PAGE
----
Welcome to the City of Wells Almshouses
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There are five almshouse buildings in the City of Wells, providing 32 units of accommodation for older people in housing need. There is a mix of one bedroom flats and cottages, on two sites either side of Priest Row in the centre of the city. The earliest of the five almshouses was founded in the fifteenth century through a legacy provided from the estate of the former Bishop of Bath and Wells and Treasurer to King Henry IV, Nicholas Bubwith. Bubwith's Almshouse is located next to St Cuthbert's Churchyard and includes a chapel and guildroom.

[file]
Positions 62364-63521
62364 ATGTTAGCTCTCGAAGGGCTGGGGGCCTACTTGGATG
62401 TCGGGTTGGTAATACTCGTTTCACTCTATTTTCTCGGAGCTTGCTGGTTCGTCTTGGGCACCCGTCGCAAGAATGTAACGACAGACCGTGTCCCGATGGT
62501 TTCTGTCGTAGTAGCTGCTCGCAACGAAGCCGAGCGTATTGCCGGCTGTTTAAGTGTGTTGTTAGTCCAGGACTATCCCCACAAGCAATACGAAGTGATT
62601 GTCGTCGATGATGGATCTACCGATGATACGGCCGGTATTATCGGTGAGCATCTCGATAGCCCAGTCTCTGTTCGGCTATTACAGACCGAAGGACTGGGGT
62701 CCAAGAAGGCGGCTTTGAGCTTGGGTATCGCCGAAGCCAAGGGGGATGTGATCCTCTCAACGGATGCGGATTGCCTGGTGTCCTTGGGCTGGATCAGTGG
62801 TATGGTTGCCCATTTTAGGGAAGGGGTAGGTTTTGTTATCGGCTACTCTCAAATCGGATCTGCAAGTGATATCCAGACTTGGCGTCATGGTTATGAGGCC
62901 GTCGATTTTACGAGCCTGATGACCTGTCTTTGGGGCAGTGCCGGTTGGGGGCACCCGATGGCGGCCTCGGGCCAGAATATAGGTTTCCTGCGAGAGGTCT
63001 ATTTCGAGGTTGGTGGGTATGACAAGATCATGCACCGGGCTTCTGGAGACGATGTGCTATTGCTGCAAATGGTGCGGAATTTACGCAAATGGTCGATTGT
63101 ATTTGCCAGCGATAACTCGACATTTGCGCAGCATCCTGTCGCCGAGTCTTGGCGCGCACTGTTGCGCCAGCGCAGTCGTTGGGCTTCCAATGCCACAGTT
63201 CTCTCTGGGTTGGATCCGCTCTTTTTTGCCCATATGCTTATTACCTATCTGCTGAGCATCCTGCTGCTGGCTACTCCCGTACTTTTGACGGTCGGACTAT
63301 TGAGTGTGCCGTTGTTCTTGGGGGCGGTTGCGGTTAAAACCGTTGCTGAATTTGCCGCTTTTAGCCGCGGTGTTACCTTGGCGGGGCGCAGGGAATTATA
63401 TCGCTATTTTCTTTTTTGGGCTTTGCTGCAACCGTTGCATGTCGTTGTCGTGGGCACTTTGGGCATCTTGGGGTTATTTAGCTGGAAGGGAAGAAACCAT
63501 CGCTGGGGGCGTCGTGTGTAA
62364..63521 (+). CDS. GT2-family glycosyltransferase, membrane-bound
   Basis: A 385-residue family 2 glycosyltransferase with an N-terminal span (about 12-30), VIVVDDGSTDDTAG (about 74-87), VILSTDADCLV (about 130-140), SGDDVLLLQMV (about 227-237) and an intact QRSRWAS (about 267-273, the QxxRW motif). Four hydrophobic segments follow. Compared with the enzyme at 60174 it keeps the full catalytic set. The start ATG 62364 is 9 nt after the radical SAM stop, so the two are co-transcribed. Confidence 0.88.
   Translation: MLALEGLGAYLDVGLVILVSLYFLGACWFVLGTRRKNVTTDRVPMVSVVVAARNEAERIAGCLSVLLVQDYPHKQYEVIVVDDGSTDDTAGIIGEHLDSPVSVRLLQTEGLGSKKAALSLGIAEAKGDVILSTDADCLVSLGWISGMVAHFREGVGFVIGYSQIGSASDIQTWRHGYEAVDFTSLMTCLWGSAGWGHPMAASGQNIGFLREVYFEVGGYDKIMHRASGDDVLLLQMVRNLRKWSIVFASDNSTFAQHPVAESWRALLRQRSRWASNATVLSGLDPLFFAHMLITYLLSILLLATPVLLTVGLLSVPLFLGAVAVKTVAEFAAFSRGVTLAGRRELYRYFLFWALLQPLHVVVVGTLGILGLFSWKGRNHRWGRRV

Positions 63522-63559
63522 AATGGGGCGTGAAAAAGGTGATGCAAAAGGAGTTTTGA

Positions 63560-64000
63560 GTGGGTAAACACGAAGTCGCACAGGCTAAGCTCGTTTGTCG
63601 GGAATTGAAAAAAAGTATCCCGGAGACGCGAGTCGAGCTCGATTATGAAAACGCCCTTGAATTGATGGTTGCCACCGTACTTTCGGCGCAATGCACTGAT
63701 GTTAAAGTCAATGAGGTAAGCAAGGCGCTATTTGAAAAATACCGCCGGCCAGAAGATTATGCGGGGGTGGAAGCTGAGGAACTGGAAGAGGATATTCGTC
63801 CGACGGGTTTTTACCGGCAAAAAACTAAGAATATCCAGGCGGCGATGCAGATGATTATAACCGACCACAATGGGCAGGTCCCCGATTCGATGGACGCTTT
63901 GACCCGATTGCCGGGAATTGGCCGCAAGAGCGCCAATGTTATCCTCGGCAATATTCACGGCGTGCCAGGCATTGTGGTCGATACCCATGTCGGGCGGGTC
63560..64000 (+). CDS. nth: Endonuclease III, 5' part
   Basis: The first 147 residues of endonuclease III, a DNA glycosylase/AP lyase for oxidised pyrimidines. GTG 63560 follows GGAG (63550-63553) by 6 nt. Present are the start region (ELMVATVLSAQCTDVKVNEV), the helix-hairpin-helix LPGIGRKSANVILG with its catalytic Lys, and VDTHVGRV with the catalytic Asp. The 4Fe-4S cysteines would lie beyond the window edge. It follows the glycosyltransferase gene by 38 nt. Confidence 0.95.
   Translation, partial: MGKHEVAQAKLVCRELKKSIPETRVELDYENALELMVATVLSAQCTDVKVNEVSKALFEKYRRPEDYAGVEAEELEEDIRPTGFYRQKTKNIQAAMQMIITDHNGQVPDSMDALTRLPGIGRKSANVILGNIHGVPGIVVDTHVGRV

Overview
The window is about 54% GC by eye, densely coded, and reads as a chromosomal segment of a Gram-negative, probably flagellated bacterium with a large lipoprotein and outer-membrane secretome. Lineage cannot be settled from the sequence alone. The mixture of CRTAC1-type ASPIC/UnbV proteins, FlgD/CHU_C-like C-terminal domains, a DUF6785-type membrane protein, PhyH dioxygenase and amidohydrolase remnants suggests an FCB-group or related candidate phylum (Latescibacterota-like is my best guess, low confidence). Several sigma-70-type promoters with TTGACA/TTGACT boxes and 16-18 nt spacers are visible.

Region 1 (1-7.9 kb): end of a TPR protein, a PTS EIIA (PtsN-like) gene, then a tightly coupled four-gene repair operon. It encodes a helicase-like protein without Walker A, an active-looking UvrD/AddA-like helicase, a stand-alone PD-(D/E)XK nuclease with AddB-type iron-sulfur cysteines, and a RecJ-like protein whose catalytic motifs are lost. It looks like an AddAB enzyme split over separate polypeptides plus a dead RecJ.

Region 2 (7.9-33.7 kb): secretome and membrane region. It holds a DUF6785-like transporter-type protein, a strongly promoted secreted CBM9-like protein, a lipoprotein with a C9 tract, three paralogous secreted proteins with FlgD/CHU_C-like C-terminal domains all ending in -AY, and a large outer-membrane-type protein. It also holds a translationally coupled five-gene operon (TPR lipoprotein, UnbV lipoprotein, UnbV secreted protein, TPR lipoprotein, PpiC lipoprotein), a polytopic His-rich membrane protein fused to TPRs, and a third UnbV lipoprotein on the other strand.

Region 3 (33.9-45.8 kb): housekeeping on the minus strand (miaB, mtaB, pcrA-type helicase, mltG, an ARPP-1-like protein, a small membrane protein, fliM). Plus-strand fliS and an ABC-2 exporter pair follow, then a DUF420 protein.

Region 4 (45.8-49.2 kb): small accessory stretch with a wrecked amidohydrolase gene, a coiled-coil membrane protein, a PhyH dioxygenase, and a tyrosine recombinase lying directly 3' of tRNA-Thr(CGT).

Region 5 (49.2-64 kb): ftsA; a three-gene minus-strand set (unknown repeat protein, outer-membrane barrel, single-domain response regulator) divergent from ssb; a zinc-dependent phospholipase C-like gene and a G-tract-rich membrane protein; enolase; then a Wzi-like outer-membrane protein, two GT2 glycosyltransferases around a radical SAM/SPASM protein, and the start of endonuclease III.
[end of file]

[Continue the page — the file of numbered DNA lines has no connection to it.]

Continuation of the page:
In the early sixteenth century an alderman of the city, Henry Llewellyn, left a legacy to build a further series of almshouses, on a separate site in Priest Row, to the north of St Cuthbert's Church.
More accommodation was provided through legacies from Bishop Still and Bishop Willes and in 1637 the Bubwith site was expanded again through a legacy from Walter Brick, a burgess of the city.
The almshouse buildings have been rebuilt many times in their history but are still known by the people of Wells as Bubwith’s, Still’s, Brick’s, Willes' and Llewellyn’s.